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Boundaries in Question:
Examining "Visionary Art"
by Sylvia Thyssen
May 2003
Citation:  Thyssen, Sylvia. Boundaries in Question : Examining "Visionary Art". Erowid Extracts. May 2003; 4:18-19.
To better understand the Erowid Visionary Art Vaults, we asked its curator, Christopher B, about his understanding of the bounds of visionary art. His response led us to dig deeper, and the ensuing discussions yielded an unanticipated pretzel of definitions.

From just a few moments of searching on Google, it is evident that the term Visionary Art is used for a wide variety of genres, and there are largely two definitions of the term. The first is represented in the Mission Statement of the American Visionary Art Museum in Baltimore, MD:

Mystic Man, by Chris Dyer
"Visionary Art […] refers to art produced by self-taught individuals, usually without formal training, whose works arise from an innate personal vision that revels foremost in the creative act itself."1

In this context, the definition of Visionary Art is similar to Outsider Art, but without the specificity of that term. Sometimes it also includes tribal art and folk art traditions.2

A second definition, perhaps more familiar to some visitors of the Erowid Vaults, is described in the First Draft of a Manifesto of Visionary Art, by Laurence Caruana, an artist who studied with Ernst Fuchs:

"[T]he Visionary Artist uses all means at his disposal — even at great risk to himself — to access different states of consciousness and expose the resulting vision. Art of the Visionary attempts to show what lies beyond the boundary of our sight. Through dream, trance, or other altered states, the artist attempts to see the unseen — attaining a visionary state that transcends our regular modes of perception."3


"One makes oneself a visionary by a long, immense, and reasoned disordering of the senses."
— Rimbaud

The first definition focuses on the work of artists outside of the traditional fine art system. The second definition emphasizes the exploration and depiction of other realities that are accessed in non-ordinary states of consciousness. The Art Vault may represent the vesica pisces of these two directions of Visionary Art — a place where these definitions overlap and inform each other. It includes the work of unschooled as well as formally trained artists, and largely features imagery that has been inspired by deliberately modified awareness.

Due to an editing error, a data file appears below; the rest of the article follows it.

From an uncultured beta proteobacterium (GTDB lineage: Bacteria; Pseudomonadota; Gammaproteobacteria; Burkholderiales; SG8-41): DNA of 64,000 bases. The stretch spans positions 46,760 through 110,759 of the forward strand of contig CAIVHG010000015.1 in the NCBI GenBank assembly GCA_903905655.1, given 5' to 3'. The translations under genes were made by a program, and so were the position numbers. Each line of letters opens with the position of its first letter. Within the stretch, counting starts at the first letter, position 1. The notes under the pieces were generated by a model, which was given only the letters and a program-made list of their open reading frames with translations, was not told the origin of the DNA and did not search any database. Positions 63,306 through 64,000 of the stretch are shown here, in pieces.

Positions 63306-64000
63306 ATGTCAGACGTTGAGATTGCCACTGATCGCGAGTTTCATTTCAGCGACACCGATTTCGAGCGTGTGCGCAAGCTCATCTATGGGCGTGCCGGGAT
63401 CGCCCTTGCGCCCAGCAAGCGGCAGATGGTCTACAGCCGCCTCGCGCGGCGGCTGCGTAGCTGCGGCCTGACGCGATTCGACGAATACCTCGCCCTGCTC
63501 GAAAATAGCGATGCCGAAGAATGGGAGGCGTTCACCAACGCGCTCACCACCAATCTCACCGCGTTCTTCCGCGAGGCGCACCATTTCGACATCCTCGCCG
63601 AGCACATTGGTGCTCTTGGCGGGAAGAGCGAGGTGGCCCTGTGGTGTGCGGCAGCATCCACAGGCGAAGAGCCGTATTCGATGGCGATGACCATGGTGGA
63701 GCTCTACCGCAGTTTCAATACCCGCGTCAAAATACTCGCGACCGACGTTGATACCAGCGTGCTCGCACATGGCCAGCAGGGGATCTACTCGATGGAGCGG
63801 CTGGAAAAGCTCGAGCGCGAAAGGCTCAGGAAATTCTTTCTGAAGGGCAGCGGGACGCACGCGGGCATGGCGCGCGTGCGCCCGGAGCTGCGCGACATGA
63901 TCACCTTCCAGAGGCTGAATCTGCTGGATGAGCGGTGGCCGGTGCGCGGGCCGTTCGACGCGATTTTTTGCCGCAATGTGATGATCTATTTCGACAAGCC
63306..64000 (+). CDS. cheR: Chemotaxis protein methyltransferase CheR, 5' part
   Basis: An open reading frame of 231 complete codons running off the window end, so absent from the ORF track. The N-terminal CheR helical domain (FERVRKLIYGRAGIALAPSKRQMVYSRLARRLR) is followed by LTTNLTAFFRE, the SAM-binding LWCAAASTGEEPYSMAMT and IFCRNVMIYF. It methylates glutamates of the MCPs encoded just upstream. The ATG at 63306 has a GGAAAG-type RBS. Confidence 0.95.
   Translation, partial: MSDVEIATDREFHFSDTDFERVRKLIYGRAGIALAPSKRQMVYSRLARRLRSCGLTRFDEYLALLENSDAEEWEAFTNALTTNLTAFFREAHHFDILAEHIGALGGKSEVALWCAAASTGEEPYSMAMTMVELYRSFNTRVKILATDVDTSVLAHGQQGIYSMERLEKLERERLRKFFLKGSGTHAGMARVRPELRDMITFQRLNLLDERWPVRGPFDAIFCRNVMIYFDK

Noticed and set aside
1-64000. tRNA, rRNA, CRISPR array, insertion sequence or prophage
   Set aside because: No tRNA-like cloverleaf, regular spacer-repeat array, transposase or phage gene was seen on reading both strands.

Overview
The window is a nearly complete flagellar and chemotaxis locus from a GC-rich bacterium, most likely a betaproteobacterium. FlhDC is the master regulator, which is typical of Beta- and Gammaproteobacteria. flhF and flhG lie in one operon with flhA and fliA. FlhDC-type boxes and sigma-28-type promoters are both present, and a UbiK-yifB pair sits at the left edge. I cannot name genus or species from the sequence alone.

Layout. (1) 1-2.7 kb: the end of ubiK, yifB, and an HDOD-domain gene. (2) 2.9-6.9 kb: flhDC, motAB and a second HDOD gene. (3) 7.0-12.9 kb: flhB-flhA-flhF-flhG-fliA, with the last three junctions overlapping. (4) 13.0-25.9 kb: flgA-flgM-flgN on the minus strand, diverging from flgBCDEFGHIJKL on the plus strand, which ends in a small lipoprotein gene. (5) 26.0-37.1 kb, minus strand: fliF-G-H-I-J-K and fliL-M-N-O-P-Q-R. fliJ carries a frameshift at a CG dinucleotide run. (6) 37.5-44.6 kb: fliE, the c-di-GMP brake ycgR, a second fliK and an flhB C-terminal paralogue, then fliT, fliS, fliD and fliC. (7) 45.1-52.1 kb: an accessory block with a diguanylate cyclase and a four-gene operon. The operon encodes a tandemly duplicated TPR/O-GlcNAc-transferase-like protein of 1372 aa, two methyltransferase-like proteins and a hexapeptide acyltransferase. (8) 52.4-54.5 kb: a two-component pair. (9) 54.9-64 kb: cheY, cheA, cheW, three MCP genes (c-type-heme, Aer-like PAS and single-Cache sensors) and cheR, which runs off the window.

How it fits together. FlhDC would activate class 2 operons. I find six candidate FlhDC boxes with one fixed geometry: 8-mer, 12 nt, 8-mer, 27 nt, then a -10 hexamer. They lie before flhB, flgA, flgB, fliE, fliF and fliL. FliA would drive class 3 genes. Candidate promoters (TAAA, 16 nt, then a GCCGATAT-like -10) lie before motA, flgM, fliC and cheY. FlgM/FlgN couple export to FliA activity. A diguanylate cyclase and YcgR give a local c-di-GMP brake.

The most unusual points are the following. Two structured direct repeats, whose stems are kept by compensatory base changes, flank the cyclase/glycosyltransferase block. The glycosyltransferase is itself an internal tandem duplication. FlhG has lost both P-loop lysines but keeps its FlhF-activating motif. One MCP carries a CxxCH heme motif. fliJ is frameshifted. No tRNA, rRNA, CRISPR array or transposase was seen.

The Oracle of the Pearl,
by Andrew Gonzalez
Visionary Snapshots
By Erik Davis
The term Visionary Art could be said to define artworks that are directly inspired by non-ordinary states of visual consciousness, or that depict a world of such expanded or intensified imagination that the only comparison that can be made is to such states of consciousness. The earliest Visionary Art may have been imprinted onto the rock surface of cave walls. In the 15th century, Hieronymus Bosch painted fabulous and terrifying otherworlds; his Garden of Earthly Delights is unquestionably Visionary Art. The 19th-century poet William Blake, who regularly experienced spontaneous and powerful mystical visions, also created Visionary Art. What produces the state of consciousness that precedes the creation of Visionary Art is less important than the freshness and air of authenticity that can allow visionary works to transcend the fantastic or merely weird.

Accessing Hidden Realms
By C.J. B.
Visionary Artworks intimately relate to altered states of consciousness brought about by mind-expanding materials or spiritually-enhancing life experiences. This seems inevitable considering that the visionary trance state draws its energies from the deepest recesses of the subconscious mind. In Hawaiian Huna practice the subconscious is believed to be the direct link to the higher self, which is linked again to infinite consciousness.

Outsider Art
"Outsider art consists of works produced by people who for various reasons have not been culturally indoctrinated or socially conditioned. They are all kinds of dwellers on the fringes of society. Working outside the fine art "system" (schools, galleries, museums and so on), these people have produced, from the depths of their own personalities and for themselves and no one else, works of outstanding originality in concept, subject and techniques. They are works which owe nothing to tradition or fashion."